The Bill has been drawn up in a way that supports an international treaty, agreed some six years ago, and designed to identify and eliminate illegal and unregulated fishing. The treaty’s aim is to develop a global list of unlawful seafood vessels and businesses and cut them off from all possible markets. So far, 12 countries and the European Union have become parties to the treaty.
Despite being one of the world’s main fishing countries , the US remains a huge buyer of imported seafood and much of it from countries in South East Asia like Vietnam. It is claimed that more than a quarter of US wild-caught imports come from illicit fish trade, according to a study published last year in the journal Marine Policy. It estimated the value of such illegal U.S. imports at between $1 billion to $2 billion each year.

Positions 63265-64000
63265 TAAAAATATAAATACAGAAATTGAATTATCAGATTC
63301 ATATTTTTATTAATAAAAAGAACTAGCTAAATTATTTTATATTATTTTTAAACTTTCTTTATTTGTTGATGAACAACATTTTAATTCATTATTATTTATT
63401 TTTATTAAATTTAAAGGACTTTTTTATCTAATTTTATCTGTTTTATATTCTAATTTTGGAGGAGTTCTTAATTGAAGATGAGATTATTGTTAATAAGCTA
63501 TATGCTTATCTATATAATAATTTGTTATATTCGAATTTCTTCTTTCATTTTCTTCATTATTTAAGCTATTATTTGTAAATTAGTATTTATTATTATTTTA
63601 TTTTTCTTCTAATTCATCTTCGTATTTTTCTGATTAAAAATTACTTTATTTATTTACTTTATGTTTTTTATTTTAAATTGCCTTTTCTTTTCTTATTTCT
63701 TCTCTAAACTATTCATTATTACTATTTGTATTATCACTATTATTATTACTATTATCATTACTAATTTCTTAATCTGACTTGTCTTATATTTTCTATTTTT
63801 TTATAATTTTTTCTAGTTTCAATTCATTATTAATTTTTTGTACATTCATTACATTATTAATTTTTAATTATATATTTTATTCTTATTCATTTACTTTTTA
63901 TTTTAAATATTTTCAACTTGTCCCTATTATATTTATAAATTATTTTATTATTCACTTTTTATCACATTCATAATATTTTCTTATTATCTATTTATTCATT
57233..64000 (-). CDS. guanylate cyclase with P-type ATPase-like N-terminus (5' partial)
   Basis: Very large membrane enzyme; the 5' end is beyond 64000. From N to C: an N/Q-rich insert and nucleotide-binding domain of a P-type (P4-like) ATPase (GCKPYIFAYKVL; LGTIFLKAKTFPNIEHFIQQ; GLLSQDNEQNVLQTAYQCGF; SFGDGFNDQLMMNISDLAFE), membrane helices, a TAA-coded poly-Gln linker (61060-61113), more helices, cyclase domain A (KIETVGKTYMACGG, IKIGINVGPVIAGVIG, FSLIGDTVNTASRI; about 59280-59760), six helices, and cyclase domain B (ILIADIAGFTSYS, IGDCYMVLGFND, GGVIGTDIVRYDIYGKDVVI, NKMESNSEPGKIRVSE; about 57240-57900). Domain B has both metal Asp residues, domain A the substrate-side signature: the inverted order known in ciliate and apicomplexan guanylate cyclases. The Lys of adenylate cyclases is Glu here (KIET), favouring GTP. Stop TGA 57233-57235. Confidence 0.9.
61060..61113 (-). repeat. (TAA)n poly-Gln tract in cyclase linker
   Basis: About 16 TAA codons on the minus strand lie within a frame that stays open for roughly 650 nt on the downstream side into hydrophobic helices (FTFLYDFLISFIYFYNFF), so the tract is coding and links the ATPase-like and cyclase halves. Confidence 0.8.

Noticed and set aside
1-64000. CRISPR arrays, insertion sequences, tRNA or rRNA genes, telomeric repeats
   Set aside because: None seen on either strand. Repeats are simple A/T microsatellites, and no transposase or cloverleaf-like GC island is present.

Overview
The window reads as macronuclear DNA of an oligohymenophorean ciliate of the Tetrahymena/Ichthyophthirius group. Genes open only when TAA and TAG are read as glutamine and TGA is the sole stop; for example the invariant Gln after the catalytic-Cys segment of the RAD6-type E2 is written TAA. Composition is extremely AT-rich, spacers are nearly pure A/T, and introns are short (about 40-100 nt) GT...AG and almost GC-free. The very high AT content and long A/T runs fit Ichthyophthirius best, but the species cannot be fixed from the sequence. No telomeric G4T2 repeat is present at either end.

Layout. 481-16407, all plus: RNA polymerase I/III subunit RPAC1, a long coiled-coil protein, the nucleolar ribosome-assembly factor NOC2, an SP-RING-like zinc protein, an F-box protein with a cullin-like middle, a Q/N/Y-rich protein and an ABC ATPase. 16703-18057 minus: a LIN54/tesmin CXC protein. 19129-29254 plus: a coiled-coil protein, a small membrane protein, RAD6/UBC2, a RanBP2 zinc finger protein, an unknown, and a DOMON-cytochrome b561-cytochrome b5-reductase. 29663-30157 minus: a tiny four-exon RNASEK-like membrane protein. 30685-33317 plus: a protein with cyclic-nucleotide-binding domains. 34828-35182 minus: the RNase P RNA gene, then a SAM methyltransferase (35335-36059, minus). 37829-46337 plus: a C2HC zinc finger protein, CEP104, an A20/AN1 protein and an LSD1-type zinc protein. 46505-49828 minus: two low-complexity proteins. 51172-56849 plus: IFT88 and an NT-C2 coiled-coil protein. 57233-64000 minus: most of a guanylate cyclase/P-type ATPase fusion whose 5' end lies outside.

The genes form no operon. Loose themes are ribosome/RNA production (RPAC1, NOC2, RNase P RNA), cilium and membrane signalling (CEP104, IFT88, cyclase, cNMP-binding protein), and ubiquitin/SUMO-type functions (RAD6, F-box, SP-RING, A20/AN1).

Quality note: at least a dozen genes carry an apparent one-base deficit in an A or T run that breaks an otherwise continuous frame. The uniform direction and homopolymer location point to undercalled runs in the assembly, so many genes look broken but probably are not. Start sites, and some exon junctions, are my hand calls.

But netting the culprits is not as easy as it seems. Scott Doyle, a former special agent in charge of Mid-Atlantic investigations at the National Oceanic and Atmospheric Administration told the Baltimore Sun that fraudsters are hard to catch, describing it as difficult as solving a bank robbery that had taken place overseas.